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Pass it along

The Street Sign Project touches Tacoma

Strange symbols have been popping up in T-town ... thanks to the Street Sign Project.

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We are constantly reminded that art is a matter of opinion. One man's trash is another man's treasure. One man's art, another's annoyance. Graffiti is ever-changing, and is evolving from a defacement of property to a welcome art form adorning public space.

The Street Sign Project - a small, worldwide grassroots phenomenon started in Tacoma - takes the idea of public art a step further, to its evolutionary phase. Peppered throughout T-town, you may have noticed bits of non-defacing art that relay messages (of sorts), and perhaps unite the community at the same time.

It slaps me in the face when I least expect it:

"REALLY LOVE SOMETHING," one exclaims during my drive home from work.

"BEYOND YOU," says another on Pacific near the art museum.

They're everywhere, really, if you look - like little secret-squirrel messages waiting to be read and inspiring a movement. "If somebody really doesn't like one of our signs or tape networks they can take them down and return the area to its regular dull state," says the person purportedly behind it all.

"Most of our projects are about encouraging others to join in the fun and contribute to a more interactive and lively public space. Anyone with a piece of cardboard and a paintbrush, or a roll of duct tape, can be a part of Street Sign Project," says the Tacoma-based founder of the Street Sign Project, anonymous for this interview by choice though he's been identified in the past by Tacoma KOMO. The Street Sign Project has been active in Tacoma since at least February, powered by a core of artists previously associated with the Peabody Waldorf Gallery, Spaceworks Tacoma and the Personal Power Company.

According to the official Street Sign Project Facebook page, "In the modern world we are constantly bombarded by sings. Billboards and giant digital displays littering the skyline, the sides of buses and cars, in the supermarket isle (sic), on the television and computer screens. These are placed by companies intent on separating you from your money by convincing the public that buying things also buys happiness. So, in the name of combating the culture of consumerism where every visual message you receive stems from corporate sponsorship or product placement, the Street Sign Project was born."

Tacoma School of the Arts students recently embarked on their own street sign project, participating in a graffiti course, ("Graffiti 101, history and ethics"), as well as creating a collection of painted cardboard signs that was then installed on a vacant wall downtown. The messages relay the kids' choices. "Make Art not Babies," is by far my favorite, and also ensures childlike giggling will ensue.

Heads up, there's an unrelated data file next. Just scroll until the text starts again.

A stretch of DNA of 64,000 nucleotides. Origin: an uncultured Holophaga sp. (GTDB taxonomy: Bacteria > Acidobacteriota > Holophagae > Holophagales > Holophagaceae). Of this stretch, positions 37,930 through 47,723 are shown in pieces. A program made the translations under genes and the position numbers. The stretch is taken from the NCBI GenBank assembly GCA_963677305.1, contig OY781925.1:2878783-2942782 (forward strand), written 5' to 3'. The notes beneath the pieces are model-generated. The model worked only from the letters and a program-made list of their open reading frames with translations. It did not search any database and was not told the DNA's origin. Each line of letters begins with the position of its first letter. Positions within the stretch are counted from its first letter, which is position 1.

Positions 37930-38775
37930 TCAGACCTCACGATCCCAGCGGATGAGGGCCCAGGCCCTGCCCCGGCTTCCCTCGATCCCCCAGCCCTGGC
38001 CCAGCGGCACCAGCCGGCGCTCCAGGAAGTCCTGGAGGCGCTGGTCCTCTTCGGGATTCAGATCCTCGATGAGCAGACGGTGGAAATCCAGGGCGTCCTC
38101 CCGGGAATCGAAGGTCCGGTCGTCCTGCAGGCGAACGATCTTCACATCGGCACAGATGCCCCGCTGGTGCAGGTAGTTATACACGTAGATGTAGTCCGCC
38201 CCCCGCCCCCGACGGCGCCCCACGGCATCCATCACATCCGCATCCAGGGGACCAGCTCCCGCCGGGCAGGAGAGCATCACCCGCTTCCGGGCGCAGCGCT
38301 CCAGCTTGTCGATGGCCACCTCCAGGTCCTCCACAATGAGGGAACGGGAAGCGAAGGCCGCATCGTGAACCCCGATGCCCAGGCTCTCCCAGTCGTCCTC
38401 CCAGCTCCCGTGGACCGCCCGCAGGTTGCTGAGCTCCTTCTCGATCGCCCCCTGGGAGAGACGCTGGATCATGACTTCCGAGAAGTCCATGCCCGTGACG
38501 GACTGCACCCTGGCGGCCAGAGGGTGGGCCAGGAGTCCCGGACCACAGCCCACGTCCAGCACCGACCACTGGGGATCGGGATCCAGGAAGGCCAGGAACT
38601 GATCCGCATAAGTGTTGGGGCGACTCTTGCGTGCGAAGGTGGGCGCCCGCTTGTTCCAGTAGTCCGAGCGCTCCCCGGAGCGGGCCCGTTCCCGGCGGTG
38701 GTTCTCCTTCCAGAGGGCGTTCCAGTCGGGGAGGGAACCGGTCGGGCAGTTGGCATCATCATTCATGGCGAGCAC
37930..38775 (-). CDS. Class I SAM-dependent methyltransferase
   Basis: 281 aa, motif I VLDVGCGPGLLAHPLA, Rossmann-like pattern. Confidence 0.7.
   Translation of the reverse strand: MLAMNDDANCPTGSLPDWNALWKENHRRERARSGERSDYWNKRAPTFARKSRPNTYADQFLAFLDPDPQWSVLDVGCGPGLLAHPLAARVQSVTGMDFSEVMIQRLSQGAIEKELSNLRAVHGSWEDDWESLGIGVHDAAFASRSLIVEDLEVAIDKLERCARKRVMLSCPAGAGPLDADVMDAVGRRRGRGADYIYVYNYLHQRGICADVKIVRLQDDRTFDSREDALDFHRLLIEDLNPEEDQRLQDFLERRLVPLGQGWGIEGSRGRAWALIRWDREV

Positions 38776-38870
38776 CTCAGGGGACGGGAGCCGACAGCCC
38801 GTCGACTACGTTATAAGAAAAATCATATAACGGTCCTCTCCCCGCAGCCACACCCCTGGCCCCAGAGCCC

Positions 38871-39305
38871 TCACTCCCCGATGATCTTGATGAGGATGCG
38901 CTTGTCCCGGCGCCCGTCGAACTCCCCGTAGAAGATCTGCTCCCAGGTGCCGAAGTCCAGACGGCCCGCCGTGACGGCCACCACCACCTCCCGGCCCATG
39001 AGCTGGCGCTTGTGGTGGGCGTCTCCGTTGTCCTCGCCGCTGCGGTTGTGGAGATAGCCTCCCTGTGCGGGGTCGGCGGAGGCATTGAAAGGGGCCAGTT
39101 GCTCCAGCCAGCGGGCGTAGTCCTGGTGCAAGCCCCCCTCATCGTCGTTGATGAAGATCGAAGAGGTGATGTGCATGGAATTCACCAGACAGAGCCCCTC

One of the newest projects associated with the Street Sign Project is the "outreach street team" - a scavenger hunt that sets contestants on the prowl for other works of guerrilla art. The winner receives a package of art in the mail. But there's a catch: They can't keep their prize. Instead they must install them around their hometown and send photos as proof "(It's) sort of like a 21st century graffiti pen pal program. Chicago was the first (to participate and win), but any city in the world might see SSP items in the streets soon," says the founder, adding, "We encourage all citizens to contribute to the visual language of the streets."

A new addition to the project - aside from the obvious and bold message signs - are cryptic matrixes created from duct tape now flourishing in Tacoma. According to the Facebook page, "These symbols represent ideas and how they spread through communities. The filled and hollow shapes stand for people who either understand or do not understand a concept or philosophy."

Just another interesting facet of a unique and creative phenomenon that started in Tacoma and is now gracing the world - the Street Sign Project.

"The projects are designed to be very anonymous, so it is unclear exactly who did the work," says the Street Sign Project's founder - providing the reason for his anonymity. "This allows anyone that wants to try it to become a part of something much larger than one individual identity."

Comments for "Pass it along" (2)

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Paul Schrag said on Jun. 30, 2011 at 5:32pm

Semantics aside - what is the difference between this and what is derisively referred to as "graffiti" by most folks in Tacoma. Is it because it's part of an obviously state-sanctioned effort, or because the people doing it aren't perceived as being brown and poor?

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Jackie said on Jun. 30, 2011 at 6:44pm

Worth mentioning again, none of the "graffit" involved with this project are defacing property. Matrixes are made from duct tape. Signs are magnetic or placed in a non-permanent manner. I think that is the biggest difference. That and none of the work is done to claim an ownership or be rebelious. It seems to carry a postitive message as opposed to tagging. And who's to say those involved aren't "brown or poor"?

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